Central African Republic's new president, Faustin-Archange Touadera, is expected to reconcile a divided country after three years of violence. One of the key challenges will be to disarm fighters.
Difficult times lie ahead for Faustin-Archange Touadera, who was sworn in on Wednesday as the new president of the Central African Republic. Over the past three years, fighting between Muslim and Christian militias has killed thousands and displaced more than 400,000 people. The conflict broke out in 2013 when Muslim Seleka militias ousted then president Francois Bozize, a Christian.
Touadera, a Christian who served as prime minister under Bozize, was the surprise winner in run-off elections in February and has been tasked with rebuilding the country.
"I pledge to wholly respect the constitution and preserve peace," he said during a ceremony at the capital Bangui's main stadium on Wednesday, adding he would "carry out my duties without any ethnic bias."
"Central African Republic is indivisible and it will stay that way," he added.
Touadera's inauguration has been hailed as an important step toward stabilizing the country. While the Central African Republic has been relatively peaceful since Pope Francis' landmark visit last November, fear remain that rebels in the north may still try to secede. One of Touadera's key challenges will be to deal with militias, undisciplined soldiers and armed vigilante groups.
"[CAR] must find a way of disarming these people," Christian Touaboy of the Central African People's Liberation Movement (MLPC) told DW. Touaboy backed Touadera in the run-off elections.
"In Brazil, they managed to come up with a way of disarmament that was not forced. They tried to buy back arms at a reasonable price," he said. "But in order to guarantee such a procedure, the state needs the necessary resources."
Touadera's government will largely depend on the international community to finance its budget.
Christian anti-Balaka (pictured) and Muslim Seleka fighters have caused hundreds of thousands of civilians to flee
"One of his personal strengths is his low-key practical style," said Paul Melly, an associate fellow with the Africa program at London-based Chatham House. "It will be quite hard to associate him with one camp or another," he said, adding that this might help Touadera to work with different groups.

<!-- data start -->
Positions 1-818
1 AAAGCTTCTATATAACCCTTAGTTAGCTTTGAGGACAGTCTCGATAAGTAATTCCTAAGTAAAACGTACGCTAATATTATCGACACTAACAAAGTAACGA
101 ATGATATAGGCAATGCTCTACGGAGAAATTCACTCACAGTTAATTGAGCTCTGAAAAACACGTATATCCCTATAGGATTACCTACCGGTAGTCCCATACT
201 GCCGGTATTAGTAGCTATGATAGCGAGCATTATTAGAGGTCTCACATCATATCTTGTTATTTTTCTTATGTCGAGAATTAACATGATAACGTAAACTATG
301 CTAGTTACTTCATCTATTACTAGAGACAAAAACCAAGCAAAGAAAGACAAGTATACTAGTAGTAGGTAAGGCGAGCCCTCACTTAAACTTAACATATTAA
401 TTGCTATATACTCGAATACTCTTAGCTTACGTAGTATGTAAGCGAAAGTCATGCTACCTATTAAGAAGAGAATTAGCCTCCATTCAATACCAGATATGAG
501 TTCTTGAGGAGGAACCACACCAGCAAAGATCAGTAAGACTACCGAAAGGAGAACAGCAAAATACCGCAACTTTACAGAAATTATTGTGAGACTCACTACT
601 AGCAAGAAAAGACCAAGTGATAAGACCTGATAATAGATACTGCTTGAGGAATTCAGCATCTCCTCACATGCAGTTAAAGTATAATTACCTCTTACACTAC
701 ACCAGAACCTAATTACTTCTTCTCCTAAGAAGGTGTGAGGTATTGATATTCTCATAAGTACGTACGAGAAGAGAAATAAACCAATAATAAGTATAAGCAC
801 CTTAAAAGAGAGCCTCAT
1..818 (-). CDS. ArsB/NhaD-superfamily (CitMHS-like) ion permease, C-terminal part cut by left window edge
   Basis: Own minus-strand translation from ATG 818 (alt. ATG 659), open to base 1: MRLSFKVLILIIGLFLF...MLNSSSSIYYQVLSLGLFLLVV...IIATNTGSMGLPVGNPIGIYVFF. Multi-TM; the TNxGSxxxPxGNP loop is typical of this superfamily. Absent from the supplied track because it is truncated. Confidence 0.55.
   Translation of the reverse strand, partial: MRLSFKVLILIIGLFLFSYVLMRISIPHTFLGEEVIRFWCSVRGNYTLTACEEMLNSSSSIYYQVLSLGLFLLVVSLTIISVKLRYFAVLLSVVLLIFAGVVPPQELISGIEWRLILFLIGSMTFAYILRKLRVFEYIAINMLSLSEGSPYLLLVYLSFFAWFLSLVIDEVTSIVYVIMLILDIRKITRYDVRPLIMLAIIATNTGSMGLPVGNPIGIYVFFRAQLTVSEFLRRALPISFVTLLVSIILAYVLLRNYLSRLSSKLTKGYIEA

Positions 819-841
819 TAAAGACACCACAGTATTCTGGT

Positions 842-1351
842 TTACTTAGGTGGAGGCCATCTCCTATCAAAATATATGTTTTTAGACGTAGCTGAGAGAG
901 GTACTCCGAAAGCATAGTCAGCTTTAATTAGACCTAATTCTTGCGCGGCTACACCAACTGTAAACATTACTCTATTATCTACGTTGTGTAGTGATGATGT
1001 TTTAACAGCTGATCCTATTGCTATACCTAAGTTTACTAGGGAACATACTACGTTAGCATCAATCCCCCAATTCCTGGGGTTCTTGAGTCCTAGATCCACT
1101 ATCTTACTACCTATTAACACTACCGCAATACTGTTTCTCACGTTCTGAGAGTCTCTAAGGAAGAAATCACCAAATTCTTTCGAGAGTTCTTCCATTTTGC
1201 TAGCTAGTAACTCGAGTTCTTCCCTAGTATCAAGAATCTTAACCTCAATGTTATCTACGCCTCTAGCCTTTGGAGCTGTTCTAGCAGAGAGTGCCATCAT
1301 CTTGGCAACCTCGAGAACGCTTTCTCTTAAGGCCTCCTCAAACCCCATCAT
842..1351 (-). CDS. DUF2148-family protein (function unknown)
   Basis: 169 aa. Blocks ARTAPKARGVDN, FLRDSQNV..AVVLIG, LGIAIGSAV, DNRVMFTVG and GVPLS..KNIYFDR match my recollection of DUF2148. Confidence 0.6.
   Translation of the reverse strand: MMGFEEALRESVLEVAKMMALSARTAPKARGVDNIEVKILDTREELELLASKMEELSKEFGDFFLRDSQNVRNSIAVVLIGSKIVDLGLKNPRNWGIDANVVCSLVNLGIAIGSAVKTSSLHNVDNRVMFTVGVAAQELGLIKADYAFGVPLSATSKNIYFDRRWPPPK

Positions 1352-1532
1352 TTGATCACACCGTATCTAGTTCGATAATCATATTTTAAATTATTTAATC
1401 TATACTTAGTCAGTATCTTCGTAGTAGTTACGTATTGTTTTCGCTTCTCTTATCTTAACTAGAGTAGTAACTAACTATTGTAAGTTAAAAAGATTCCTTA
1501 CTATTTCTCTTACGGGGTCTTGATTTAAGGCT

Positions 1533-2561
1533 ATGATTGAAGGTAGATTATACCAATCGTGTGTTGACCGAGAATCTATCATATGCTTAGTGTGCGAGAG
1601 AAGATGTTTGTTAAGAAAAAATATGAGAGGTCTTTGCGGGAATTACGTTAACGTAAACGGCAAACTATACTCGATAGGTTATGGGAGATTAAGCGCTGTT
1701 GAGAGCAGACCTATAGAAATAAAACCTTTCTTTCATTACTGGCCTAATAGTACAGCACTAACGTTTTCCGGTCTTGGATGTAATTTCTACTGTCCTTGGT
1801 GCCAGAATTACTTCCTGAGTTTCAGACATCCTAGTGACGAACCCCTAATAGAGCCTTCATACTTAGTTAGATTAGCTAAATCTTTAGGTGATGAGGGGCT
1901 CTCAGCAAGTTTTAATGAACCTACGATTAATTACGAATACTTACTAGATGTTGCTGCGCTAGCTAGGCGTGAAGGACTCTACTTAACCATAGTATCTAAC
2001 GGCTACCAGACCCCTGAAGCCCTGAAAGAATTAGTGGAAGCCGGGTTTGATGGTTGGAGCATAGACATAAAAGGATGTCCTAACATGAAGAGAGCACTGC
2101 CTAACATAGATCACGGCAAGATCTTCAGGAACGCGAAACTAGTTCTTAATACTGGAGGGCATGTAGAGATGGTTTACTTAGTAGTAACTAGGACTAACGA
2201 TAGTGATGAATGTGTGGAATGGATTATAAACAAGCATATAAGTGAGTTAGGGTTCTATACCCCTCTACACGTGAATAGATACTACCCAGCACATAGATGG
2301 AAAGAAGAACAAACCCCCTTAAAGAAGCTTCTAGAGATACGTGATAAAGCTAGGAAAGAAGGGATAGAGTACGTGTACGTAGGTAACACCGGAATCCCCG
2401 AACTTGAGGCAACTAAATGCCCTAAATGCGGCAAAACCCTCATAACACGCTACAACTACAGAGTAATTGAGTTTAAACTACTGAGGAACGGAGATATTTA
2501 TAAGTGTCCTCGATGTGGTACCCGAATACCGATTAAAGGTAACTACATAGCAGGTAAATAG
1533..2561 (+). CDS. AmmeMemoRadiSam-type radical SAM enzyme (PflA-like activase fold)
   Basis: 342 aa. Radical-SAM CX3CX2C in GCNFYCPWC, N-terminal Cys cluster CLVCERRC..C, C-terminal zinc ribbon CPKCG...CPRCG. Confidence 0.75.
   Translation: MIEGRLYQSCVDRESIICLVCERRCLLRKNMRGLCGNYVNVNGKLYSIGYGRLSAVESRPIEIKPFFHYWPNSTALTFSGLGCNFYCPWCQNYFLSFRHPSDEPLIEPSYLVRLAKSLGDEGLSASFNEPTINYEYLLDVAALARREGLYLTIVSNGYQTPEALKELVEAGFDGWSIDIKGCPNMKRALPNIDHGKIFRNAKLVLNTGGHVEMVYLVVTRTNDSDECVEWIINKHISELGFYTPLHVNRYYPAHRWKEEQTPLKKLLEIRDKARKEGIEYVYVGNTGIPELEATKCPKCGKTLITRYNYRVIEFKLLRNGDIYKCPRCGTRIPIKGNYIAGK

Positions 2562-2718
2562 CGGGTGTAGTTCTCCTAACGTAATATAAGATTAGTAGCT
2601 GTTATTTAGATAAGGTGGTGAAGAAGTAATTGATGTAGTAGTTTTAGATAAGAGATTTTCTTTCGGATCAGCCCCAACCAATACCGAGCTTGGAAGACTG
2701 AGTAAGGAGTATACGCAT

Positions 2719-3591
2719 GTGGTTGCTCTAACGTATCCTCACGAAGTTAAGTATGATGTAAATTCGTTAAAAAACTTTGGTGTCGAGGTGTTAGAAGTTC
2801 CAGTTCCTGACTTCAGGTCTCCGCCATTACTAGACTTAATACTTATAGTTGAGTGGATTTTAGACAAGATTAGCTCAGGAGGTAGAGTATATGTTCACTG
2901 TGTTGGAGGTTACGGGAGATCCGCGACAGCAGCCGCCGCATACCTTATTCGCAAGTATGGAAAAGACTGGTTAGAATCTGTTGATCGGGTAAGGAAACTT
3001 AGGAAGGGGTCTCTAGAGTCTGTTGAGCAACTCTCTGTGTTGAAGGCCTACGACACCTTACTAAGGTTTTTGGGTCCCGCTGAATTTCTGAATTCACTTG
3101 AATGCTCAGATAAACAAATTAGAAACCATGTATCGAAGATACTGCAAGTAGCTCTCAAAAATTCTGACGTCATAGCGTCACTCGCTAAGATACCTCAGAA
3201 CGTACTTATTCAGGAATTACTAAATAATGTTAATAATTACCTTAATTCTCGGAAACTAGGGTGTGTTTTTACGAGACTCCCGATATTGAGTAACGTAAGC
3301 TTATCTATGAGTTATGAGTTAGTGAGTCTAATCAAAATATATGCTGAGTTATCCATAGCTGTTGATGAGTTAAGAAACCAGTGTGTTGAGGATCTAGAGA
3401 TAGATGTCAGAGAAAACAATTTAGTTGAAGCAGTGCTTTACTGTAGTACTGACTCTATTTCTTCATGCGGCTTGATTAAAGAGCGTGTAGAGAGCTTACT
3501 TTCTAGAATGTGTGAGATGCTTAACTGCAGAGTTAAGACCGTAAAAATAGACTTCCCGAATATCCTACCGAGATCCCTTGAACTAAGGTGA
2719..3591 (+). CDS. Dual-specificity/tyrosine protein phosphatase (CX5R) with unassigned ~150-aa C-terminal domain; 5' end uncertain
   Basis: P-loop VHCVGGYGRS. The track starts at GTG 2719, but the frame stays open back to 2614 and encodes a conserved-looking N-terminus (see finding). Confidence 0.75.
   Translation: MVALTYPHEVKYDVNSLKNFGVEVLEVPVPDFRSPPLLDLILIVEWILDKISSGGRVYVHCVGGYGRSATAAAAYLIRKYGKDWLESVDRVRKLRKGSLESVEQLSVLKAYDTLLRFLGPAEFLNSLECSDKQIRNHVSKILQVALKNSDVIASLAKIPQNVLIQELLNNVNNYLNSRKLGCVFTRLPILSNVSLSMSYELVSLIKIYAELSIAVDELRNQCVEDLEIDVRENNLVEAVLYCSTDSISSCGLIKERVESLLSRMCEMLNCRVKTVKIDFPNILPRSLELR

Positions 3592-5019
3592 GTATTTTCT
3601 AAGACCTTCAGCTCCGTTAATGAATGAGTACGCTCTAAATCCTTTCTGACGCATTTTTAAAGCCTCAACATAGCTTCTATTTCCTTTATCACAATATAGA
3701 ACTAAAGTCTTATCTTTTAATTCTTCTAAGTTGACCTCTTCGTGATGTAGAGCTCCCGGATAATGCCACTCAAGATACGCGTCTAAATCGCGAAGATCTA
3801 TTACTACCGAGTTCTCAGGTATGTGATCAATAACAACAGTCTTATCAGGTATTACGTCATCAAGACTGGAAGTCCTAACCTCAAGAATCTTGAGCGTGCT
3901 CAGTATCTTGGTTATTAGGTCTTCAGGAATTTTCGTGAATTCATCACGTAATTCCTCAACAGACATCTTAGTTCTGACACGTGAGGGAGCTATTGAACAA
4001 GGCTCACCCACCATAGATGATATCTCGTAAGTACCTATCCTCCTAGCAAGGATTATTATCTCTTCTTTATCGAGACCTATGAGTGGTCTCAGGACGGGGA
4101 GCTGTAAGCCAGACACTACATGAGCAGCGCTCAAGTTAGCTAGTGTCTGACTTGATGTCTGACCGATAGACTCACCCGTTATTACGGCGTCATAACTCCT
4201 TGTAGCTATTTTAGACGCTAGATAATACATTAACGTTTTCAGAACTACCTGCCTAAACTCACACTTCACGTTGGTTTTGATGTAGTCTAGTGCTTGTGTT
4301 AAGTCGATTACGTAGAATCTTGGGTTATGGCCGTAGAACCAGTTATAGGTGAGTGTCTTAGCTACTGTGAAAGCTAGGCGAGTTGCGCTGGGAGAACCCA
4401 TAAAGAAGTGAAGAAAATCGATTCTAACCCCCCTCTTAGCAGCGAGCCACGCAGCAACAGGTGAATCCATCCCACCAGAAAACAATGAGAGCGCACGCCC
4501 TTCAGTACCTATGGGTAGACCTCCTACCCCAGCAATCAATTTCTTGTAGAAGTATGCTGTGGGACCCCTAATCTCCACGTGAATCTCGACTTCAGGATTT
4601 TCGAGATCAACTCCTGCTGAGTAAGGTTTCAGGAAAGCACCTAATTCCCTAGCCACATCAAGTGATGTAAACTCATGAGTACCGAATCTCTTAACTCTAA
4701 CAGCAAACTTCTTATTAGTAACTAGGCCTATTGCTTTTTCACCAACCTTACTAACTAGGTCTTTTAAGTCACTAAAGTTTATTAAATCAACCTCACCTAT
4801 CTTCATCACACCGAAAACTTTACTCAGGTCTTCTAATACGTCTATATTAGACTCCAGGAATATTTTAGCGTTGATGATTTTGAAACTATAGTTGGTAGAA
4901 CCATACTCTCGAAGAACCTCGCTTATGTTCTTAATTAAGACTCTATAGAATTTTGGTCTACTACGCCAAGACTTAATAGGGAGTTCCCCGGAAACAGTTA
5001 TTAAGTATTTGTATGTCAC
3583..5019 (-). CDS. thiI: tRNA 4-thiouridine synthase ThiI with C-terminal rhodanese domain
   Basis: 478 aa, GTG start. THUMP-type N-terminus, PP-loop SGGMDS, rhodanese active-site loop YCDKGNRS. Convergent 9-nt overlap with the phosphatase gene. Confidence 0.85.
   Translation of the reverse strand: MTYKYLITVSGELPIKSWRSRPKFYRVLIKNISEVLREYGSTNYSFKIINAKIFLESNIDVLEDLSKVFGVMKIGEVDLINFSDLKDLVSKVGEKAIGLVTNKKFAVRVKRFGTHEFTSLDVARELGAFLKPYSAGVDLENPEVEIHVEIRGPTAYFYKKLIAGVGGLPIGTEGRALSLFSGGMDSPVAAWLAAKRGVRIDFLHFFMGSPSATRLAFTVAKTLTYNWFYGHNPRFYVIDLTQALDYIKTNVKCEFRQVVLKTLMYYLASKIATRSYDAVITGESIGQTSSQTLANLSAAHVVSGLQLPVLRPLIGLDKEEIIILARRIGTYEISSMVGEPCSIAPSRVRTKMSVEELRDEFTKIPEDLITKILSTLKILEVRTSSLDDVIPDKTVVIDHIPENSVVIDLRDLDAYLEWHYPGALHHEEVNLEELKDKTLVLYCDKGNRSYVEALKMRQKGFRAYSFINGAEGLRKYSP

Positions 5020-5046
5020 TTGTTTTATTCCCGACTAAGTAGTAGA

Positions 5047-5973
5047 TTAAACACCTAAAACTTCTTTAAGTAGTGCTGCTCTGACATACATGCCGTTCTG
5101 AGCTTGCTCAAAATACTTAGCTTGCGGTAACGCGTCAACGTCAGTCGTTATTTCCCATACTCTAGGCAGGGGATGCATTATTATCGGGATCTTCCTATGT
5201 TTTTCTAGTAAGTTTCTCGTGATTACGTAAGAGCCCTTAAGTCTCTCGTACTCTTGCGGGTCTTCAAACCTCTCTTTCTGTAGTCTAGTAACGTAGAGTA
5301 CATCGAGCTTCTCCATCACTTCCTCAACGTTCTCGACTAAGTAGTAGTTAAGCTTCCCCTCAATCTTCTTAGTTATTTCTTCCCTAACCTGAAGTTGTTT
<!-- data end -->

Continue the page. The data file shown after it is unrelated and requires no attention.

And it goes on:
French troops to leave CAR
Touadera taking office puts an end to a two-year transitional government that took over in 2014. His inauguration came as the former colonial power France said it would pull its troops from the country by the end of the year.
"In the space of two years, the Sangaris force restored calm and prevented the unacceptable," French Defence Minister Jean-Yves Le Drian said in Bangui. Even though the security situation was "not resolved," he said the Central African Republic was "emerging from a long period of trouble and uncertainty."
The French move didn't come as a surprise though, analyst Melly said. "When France came to CAR in December 2013, they were always very clear that their intervention - Operation Sangaris - was meant as a temporary measure to bring stability and avoid genocide," he told DW.
The French had worked very closely with UN peacekeeping forces, he added. "They are quite well-equipped to make the adjustment. Some French soldiers will actually join the UN operation," he said.
And if there ever was the need "for a quick, high-tech, specialist military intervention to deal for example with an outbreak of activity by an armed group or something like that, the French would be quite well-placed to provide some emergency help," he added.
Both the UN and French troops have come under fire for alleged sexual abuse of children in CAR.
In addition to dealing with armed groups and militias, it is also crucial to build up an effective and non-partisan army, French Defense Minister Le Drian said. "There has to be a legitimate army and not one that is divided along ethnic lines and networks."
The Central African Republic is scheduled to vote in a second round of postponed parliamentary elections on Thursday.
Jane Ayeko and Bob Barry contributed to this report.